Oh gosh that looks so fun.
I've never seriously considered training for a marathon. I understand you have to run 26 miles... all in a row! On the same day! Here in Slackerville, that just ain't gonna happen.
Yet every now and then, from the depths of my subconcious, a sinister voice pipes up. "Go for it," the voice says, sounding all sexy and seductive. "It would be so cool to run a whole marathon and cross that finish line and feel so proud of yourself!"
"Shut up, sinister voice," I'll say, (or lets pretend I would, as I'm not actually schizophrenic). "Don't be stupid! Training for a marathon is hard! Not to mention the whole getting up early thing, and the lines for the porta potties..."
"But you'd get to brag to all your friends that you ran a marathon! Plus think how many cupcakes you could eat if you were running all those miles!
But I've never taken Sinister Voice too seriously. Given my lifestyle (lazy) and my fitness goals (modest) and my time management skills (nonexistent) and my knees (crappy), a marathon would just be a doofy waste of already-hard-to-come-by motivation.
And yet, Sinister Voice would always return another day to nag me again.
It seems like if you run at all, the idea of a marathon is always sort of hanging out there, poking and prodding at you. Of course in the old days, it was this freakishly hard-core thing to do, and it was easier to dismiss. Then it got to be a much more mainstream goal. Heck, even spoiled celebrities run marathons now, and if they can drag their over-scheduled, undernourished butts 26 miles to the finish line ... why shouldn't I give it a go?
Because I don't want to?
Actually, I'm still mad at the stupid Greek guy, Phidippides, who started this whole "marathon" business 2500 or so years ago. Why couldn't he have dropped dead after, say 5 miles? Or not dropped dead at all? Then they'd never come up with this arbitrary measure of fitness that I keep trying to pretend I don't care about.
However, after years of bickering with the Voice, I've noticed a curious thing lately... Silence.
That persistent sense that I should be aspiring to run a marathon? It seems to finally be slipping away. Hooray!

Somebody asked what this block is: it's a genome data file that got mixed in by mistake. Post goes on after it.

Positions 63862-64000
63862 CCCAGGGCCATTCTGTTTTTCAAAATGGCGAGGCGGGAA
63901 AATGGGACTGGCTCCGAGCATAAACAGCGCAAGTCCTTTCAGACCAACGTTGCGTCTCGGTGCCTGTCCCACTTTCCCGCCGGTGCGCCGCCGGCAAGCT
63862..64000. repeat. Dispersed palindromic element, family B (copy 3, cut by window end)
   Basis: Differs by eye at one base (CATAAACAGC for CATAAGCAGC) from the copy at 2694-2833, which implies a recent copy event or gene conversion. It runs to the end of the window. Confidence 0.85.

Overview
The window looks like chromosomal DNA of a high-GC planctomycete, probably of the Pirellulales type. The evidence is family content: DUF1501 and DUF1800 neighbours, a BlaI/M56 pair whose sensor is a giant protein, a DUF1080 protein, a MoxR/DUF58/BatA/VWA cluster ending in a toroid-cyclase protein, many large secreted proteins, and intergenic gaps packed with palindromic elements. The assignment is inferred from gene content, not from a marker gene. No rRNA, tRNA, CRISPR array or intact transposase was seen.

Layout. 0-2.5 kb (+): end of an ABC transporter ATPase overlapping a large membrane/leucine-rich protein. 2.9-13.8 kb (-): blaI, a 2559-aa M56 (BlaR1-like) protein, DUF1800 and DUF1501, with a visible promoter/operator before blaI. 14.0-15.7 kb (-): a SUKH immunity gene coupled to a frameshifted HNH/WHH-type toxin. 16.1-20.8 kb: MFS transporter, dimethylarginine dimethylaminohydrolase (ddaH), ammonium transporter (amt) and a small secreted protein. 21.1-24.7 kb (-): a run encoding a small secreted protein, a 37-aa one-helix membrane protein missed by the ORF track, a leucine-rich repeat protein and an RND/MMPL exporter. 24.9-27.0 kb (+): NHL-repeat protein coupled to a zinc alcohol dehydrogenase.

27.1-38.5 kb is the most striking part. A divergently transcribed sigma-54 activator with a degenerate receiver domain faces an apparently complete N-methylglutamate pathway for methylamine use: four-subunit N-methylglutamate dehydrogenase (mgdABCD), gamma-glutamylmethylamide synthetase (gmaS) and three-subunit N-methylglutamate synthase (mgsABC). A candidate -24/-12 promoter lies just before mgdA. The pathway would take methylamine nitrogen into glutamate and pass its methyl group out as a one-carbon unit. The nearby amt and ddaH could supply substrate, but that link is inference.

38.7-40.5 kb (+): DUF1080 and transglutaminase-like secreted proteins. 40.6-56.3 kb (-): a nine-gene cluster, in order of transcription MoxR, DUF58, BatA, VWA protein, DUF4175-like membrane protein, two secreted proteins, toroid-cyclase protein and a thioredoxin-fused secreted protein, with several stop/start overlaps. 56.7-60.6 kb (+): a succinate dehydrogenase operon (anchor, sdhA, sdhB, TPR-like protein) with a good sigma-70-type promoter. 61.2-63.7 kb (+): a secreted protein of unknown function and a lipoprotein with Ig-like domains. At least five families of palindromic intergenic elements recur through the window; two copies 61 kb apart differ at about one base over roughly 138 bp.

Now this is not to say that running a marathon (or a bunch of them or whatever) is not a great goal for plenty of runners. If you train properly, and pay attention to injuries, and have the spare time so that it's not gonna mess up the rest of your life... I say go for it!
But if you, like me, have been looking for reasons to say "screw it" to the whole marathon temptation, here are few suggestions for talking yourself down.
1. Consider your immune system. As Charlotte pointed out in a recent post over at The Great Fitness Experiment, intense endurance exercises actually makes you more vulnerable to bugs than moderate exercise, not less.
2. Watch out for heart trouble. Fitsugar recently discussed the issue, and there's a good rundown of some of the risks in this Men's Health article. Bottom line: they're not sure if it's permanent or temporary damage that marathon running does to your heart, but your at far less risk of ticker trouble if you're running at least 45 miles a week before competing in a marathon.
3. Jenn at Fit Bottomed Girls is not letting the stupid scale get in the way of her marathoning goals. But I gotta say: I'm more shallow than she is. If I found, as she has, that marathon training was increasing hunger significantly, and it was leading to weight gain? I'd want to be damn sure it was extra muscle or I'd say the heck with the extra running.
4. Running a marathon does not necessarily lead to long-term fitness. This Wall Street Journal article discusses the all-too-frequent phenomenon of eager runners working up to completing a marathon and then, due to burn-out, deciding to hang up their sneakers for good.
5. Fitness is not just about endurance, and "more" isn't necessarily better when it comes to cardio. If you hang out at Mark's Daily Apple at all, Mark is pretty darn convincing about the futility of trying to meet all your fitness goals by overdosing on cardio. Sure, some is good, but more isn't necessarily better! And it's not just the Primal people--more and more we seem to be getting the message that there's a crapload of different stuff you need to do to be fit and healthy. Are you going to be able to keep up on your strength training and balance training and High Intensity Intervals and flexibility and functional fitness and breathing and core etc, etc, etc, if you're doing marathon training?
6. All that pounding can exacerbate injuries. For me, it's my knees; I know I'd be risking my ability to run at all if I insisted on putting in the kind of miles it takes for marathon training. Now plenty of people run marathons while dealing with chronic injuries, and have no problems at all. But others put race deadlines ahead of common sense and end up trashing their knees, hips, feet, back, or whatever because they couldn't chill and take the necessary recuperation time.
What about you guys? Training for a marathon? Tempted? Or No Way in Hell?